No one researcher journey is the same and we are here to support your public engagement priorities what ever they are! We've mapped out one journey to help you see the support we can offer. 


1. Get started and build your confidence

  • Public engagement is increasingly seen as an important part of any research career – with the potential to inspire others and give you the skills and insight to improve your research and make it more relevant. The vast majority of researchers find it worthwhile and enjoyable to!
  • Funders and employers expect it. We now see a growing requirement for public engagement training at the start of your research, all the way through to it being a criteria used for promotion at senior academic level. 
  • The best and most useful public engagement happens when you plan! So we ask you to think carefully why you want to engage and what skills and experience will you need to engage well.
  • Take our Engaged Researcher Introductory Courses to gain skills and understanding.
  • Talk to others who have PE experience to find out what it entails and the potential benefits to you and your research. 
  • Find out if there is a person in your department or school who has responsibility for public engagement, see how they can support your work and find out if there are public engagement activities you can contribute to, to gain experience and skills.
  • Check out the central public engagement team website to find out how we can support your public engagement priorities.
  • Check out the National Coordinating Centre for Public Engagement (NCCPE) website for ideas and inspiration.

2. Use our platforms and resources to increase your skills and to test out new ideas and activities

  • Talk to a public engagement coordinator in your department, school or the central team about your ideas.
  • Are there local/ national/ international programmes you can take part in to gain experience – programmes run by the central PE team or those in your department or college (including school visits as part of access or widening participation activities) or those run by external organisations?
  • Consider how to fund your PE activity. Do you have access to grant funding or other external funding through your department, college, research councils, professional bodies, charities etc? Or does your activity fulfil the criteria for our central PE Starter Grant?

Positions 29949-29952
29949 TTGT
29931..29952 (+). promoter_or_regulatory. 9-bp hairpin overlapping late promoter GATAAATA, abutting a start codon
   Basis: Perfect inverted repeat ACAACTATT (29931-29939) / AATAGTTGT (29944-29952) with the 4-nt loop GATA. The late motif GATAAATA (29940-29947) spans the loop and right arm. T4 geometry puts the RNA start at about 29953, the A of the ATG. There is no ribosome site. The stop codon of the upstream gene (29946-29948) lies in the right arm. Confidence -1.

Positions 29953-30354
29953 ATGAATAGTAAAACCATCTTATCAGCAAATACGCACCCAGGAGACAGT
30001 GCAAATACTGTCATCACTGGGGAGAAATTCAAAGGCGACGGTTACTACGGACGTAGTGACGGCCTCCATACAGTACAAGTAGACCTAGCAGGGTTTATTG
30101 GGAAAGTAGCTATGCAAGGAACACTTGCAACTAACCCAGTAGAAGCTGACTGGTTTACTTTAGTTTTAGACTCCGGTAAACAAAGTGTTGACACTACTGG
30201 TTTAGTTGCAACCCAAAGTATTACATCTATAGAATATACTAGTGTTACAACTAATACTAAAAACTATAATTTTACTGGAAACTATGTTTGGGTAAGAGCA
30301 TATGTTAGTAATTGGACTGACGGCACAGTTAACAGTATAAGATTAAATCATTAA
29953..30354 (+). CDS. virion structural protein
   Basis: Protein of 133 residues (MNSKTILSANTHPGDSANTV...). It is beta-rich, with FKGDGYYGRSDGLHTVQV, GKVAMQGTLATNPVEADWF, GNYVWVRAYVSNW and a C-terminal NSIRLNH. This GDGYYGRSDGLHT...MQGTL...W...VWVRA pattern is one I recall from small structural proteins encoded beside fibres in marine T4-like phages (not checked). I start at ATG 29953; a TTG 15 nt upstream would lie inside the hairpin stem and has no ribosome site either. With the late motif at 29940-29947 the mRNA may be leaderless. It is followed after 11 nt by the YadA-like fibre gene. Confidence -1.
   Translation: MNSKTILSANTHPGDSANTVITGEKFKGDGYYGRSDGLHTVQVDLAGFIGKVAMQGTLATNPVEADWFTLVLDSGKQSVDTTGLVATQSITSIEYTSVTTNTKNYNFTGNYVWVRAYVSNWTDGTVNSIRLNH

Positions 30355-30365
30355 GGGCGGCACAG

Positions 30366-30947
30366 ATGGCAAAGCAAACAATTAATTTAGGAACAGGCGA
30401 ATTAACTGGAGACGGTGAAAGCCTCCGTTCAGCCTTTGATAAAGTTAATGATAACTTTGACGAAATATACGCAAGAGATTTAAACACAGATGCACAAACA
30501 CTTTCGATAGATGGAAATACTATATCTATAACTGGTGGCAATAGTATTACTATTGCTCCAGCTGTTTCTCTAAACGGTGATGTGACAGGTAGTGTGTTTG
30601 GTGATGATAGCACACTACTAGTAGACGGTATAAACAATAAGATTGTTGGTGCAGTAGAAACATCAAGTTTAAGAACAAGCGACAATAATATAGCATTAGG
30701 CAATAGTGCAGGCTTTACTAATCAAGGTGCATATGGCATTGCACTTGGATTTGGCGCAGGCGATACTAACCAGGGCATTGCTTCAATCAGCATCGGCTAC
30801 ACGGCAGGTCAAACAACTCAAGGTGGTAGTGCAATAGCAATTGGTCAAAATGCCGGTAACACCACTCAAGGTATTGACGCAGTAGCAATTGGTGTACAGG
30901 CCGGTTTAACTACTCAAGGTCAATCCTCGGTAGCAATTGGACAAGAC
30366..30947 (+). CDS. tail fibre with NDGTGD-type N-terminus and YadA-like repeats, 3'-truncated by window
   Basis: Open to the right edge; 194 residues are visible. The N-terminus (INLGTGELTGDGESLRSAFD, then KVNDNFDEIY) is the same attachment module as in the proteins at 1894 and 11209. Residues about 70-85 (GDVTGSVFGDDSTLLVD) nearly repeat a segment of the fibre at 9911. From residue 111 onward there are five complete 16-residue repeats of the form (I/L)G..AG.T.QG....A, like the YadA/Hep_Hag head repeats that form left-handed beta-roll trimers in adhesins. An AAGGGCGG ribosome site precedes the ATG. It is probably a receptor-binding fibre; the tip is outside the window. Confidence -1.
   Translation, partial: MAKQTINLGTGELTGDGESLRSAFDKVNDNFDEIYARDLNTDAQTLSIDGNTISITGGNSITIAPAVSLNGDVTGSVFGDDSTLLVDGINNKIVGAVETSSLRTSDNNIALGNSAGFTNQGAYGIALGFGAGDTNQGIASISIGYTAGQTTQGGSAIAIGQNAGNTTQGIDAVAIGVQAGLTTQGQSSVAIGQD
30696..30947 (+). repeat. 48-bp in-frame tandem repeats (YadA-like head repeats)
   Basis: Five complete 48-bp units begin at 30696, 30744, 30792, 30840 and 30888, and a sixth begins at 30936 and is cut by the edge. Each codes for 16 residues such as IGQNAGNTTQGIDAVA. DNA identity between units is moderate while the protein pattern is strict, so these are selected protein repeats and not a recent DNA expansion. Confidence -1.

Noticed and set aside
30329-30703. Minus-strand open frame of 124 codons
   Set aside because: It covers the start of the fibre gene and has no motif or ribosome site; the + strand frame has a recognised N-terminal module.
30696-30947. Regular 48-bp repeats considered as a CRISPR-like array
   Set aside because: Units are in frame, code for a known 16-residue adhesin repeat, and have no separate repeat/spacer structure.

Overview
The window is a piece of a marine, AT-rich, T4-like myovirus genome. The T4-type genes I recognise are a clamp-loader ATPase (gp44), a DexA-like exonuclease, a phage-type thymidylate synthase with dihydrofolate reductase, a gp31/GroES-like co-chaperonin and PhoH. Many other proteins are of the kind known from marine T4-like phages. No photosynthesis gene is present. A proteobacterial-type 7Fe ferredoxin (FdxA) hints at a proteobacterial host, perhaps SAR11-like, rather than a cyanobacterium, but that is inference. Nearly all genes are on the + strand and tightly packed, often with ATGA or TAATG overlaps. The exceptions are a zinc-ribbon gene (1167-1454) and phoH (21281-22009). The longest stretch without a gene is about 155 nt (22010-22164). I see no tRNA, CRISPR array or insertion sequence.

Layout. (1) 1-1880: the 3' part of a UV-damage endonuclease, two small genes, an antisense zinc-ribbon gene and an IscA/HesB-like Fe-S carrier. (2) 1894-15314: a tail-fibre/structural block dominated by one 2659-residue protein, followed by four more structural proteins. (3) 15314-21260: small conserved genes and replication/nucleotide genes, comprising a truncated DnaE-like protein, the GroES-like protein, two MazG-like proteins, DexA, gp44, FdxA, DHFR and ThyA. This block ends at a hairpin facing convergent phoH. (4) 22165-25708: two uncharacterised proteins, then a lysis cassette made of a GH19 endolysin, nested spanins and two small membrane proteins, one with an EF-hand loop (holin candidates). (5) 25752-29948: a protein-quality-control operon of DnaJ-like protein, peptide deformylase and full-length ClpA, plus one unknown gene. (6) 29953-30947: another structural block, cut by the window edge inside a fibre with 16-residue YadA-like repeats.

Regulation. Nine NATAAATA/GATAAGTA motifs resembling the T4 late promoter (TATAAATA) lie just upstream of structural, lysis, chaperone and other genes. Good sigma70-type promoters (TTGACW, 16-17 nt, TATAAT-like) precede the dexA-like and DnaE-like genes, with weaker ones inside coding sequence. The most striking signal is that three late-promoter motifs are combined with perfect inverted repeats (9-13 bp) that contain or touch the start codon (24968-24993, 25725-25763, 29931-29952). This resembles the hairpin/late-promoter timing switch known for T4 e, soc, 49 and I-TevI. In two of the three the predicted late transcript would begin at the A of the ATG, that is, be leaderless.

• Take part in our interdisciplinary Cambridge Festival through departmental activities or as an individual researcher and gain the experience and skills you need to engage well. 

3. Conduct informative, consultative and co-produced engagement with a defined audience  

  • Sign up for Engaged Researcher Masterclasses to develop your skills. Let us know if there are other subjects you would like us to include.
  • Keep talking with PE coordinators and other researchers to share best practice and experiences. 
  • Are there particular audiences who you would like to engage with? Think both how these engagements would benefit the audience but also how these interactions would benefit and improve your public engagement activity, your research and your understanding too. 
  • Sign up for relevant training to develop the specific skills needed to engage with non-university partners.
  • Investigate which PE formats are most relevant for your audience, you and your research.
  • Think about what the barriers for engagement are for the audiences and for you. Consider how you might address these. Are there external partners or organisations who could help you engage? 
  • Would creative forms of engagement work as a format to share your research? If yes, take part in relevant training and consider applying for our Cambridge Creative Encounters grants.
  • Consider how to fund your PE activity - grant funding or other external funding through your department, college, research councils, professional bodies, charities etc? Or does your activity fulfil the criteria for our PE Starter Grant?
  • Use the Cambridge Festival as a platform to disseminate results of your research, test out new activity ideas, and recruit people as participants to your PE activity etc.
  • Many external funders favour projects that have been piloted already and our PE Starter Grant and Cambridge Festival are brilliant ways to fund and test ideas out. 

4. Move to engaged research

  • Obtain bespoke advice from a PE coordinator in your department, school or the central team.
  • Explore issues of equity and ethics and how we can redress power and privilege in engagement through our Rising Stars course or our international Collaborative Futures Academy.
  • Share your experience and knowledge with other researchers.
  • Make contact with relevant other professional services staff – PPI teams, Impact and REF teams, Cambridge Enterprise etc. The central PE team can help broker this.
  • Consider whether your activity needs ethical approval. If yes, speak to your local or school ethics committee. 
  • Include PE costs as part of research grant applications. If you are collaborating with external partners, particularly if they are community organisations or charities, don’t forget to include their costs too. Apply for additional funding through, for example: professional bodies, charities, impact acceleration funds and PE starter grants,
  • PE is considered as part of recruitment and promotion in the Academic Career Progression scheme so keep detailed records of your PE activity and evaluation for this, for research publications and potentially for REF.
  • Present your work as a case study online and at our PE Conference.
  • Apply for the Vice Chancellor’s Awards for Research Impact and Engagement to gain recognition for your engaged research.


We love to talk (lots!). 

Please get in touch, we’re here to help you engage effectively.
Twitter: @CamUniEngage